MUTANT BEAT DANCE s/t (RUSH HOUR) Chicago weird-funk techno supergroup what what what? That’s right Traxx aka Melvin Oliphant, Beau Wanzer, and Steve Summers (sounds like a superhero alter ego but I’ve never heard of him, i.e. when it comes to weird underground supergroups Steve Summers:Mutant Beat Dance::Charles Ballas:Dan’l Boone) drop like a million tracks at once, and I think the only way you can get it on vinyl is in a ridiculous 4x12"+10"+7" box set, with the records apparently sleeved inside a book of some kind? Anyway it’s funky, with tons of styles and approaches thrown down in the service of danceable mutant electronic music, even one total Joy Division-style vocal rock tune called “Feed the Enemy,” complete with actual electric guitar and bass playing and… an actual drummer? But the album is mostly very electronic, lots of great tracks, check out “Revival 80s,” “Crete ft. Marianna,” “Hate Has No Home,” looooots more (25 tracks in all). If you don’t want the LP box (as of this writing Reckless still has it for, um, $102.99) (that was two years ago, they don’t have it anymore), there’s also a 2CD edition, and you can listen to and buy the whole thing digitally at POSTSCRIPT: Mutant Beat Dance are playing live right now (November 29, 2018 — ed.) at legendary Gramophone Records, a mere six miles away from where I sit typing. The show listing I just saw today (again, 11/29/2018 — ed.) in the Reader said 6pm-8pm, and it’s 7:27pm right now. Exhausted after many long days of work, the listing didn’t make me want to go to the show, it made me want to go home and listen to the album instead, so I could write about it, which is exactly what I’m doing right now. Now, as all these killer tunes blast on Bandcamp, I wish I was there, of course. Grass, stop being greener.

DAVID BOWIE “Win” (RCA) Nowadays when I play the Young Americans LP, I always skip the well-worn (though still great, especially live on The Dick Cavett Show, don’t care how hoarse homie gets) title-track opener and go straight to track two “Win,” a song I might just love indescribably, which is why I’m here trying to write about it, duh. It’s kinda like “Sweet Thing, Jr.,” in which DB lets out one more masterful (albeit a little less utterly ambitious) glam/soul/Broadway/prog ballad-amalgam, on his last LP before becoming the Thin White Duke and getting into colder and more modern/technological territory (“Wild is the Wind” notwithstanding). “Win” already has a lovely chord change verse vamp on its own, but throw in that magisterial synthesizer and the gorgeous soul/gospel background vocal chorus by Ava Cherry, Robin Clark, and Luther Vandross, the man David singing atop beautifully, and you’ve got a real choice deep-cut artifact of 1975 plastic-soul pomp-rock.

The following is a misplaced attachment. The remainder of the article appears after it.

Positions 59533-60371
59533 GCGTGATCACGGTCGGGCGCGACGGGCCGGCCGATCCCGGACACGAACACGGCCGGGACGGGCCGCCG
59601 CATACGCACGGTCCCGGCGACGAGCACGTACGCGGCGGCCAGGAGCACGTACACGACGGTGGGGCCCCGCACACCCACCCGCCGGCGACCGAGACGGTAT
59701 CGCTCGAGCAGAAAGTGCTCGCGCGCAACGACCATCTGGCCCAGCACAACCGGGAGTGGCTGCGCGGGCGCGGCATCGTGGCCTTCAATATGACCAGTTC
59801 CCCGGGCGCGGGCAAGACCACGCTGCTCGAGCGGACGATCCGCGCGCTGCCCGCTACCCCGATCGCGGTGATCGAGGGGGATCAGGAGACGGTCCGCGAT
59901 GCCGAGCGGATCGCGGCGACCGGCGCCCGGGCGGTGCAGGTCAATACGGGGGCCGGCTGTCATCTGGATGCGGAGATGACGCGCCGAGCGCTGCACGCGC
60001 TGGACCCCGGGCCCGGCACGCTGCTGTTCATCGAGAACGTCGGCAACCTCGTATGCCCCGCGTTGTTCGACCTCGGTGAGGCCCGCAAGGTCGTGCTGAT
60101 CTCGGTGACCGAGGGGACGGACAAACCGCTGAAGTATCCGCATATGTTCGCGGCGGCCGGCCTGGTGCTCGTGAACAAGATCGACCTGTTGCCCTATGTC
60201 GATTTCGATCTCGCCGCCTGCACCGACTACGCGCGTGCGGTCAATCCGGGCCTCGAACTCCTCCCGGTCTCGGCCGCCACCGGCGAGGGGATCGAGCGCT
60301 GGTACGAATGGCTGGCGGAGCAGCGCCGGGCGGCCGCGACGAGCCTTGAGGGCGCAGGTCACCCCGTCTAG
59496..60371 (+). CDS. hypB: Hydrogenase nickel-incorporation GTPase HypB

MILES DAVIS Live Evil LP (COLUMBIA) Last night, my newly teenage daughter and I briefly revived a recent guilty-pleasure tradition of ours, and watched a couple episodes of Fear Factor. Yes, that show: hosted by Joe Rogan, plastic people doing crazy stunts, the whole nine. One of the episodes we watched last night was a celebrity edition, wherein joining Leif Garrett, that one Stuttering John guy (no idea), and other ‘celebrities’ I’d literally never heard of, let alone celebrated, was G. Gordon Liddy, who amazed us with his cold zen efficiency as, at age 75, he handled these stunts and challenges far better than anyone else on the show. My daughter wondered who the hell this guy was, and why he was a celebrity, so I had to describe “Watergate bad guy” to her, which I couldn’t quite do without the help of Google. I was reminded, or maybe had never bothered to learn, that he was in fact the overseer of the 1972 break-ins into the Democratic National Committee headquarters, located in the Watergate hotel complex, in order to place illegal wire-taps under orders of the President of the United States of America Richard Nixon. The next day I’m listening to Miles Davis Live Evil, a seemingly unrelated act, and since Joe Zawinul writes a couple tunes on there, and I’m gonna take notes, I go to the phone to confirm that his first name is spelled Josef. First thing I see when the screen lights up is a picture of a guy and I’m like, wait, how is Josef Zawinul already on my phone?! I haven’t searched for him yet! Oh nevermind, that’s G. Gordon Liddy, still there from last night! They really do kinda look alike, and after all they were only born 18 months apart. (Liddy’s the elder.) And of course the back cover of Live Evil is a painting of, in the words of the artist Mati Klarwein, “J. Edgar Hoover as a toad in drag,” so the stink of federal corruption really does run fast and thick around this record…